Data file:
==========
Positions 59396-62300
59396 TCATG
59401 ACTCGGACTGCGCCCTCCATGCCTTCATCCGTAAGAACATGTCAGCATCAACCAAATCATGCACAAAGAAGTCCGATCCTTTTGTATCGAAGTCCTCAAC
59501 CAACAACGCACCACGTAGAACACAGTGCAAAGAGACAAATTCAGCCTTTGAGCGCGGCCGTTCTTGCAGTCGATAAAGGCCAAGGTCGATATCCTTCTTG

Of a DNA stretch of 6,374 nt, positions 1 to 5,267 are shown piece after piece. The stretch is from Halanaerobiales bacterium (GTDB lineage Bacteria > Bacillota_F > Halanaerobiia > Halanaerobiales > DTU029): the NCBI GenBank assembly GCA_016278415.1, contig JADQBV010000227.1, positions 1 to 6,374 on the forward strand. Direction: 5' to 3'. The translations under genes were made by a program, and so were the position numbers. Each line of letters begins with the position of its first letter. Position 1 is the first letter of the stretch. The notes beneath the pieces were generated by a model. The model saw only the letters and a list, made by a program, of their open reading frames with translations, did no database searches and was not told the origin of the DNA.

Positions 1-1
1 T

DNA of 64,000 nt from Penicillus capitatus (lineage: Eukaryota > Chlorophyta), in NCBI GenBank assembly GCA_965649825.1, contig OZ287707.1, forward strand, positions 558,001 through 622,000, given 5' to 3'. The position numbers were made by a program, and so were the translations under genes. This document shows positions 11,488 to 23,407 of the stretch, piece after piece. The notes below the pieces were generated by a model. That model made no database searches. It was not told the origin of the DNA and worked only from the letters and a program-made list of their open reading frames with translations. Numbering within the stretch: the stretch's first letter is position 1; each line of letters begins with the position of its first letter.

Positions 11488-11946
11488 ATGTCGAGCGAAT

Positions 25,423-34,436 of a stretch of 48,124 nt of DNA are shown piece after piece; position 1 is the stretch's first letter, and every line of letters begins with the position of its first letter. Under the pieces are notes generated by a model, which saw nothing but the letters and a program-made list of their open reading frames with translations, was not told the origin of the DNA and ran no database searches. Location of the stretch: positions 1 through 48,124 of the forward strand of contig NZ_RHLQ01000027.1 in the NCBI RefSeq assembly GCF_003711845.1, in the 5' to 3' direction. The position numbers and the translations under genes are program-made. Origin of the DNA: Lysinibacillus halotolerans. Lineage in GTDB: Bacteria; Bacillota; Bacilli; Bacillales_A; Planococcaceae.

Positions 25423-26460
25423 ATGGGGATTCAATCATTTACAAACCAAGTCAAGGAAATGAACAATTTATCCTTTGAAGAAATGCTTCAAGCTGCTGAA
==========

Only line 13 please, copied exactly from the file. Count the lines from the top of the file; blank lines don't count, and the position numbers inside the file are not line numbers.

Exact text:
25423 ATGGGGATTCAATCATTTACAAACCAAGTCAAGGAAATGAACAATTTATCCTTTGAAGAAATGCTTCAAGCTGCTGAA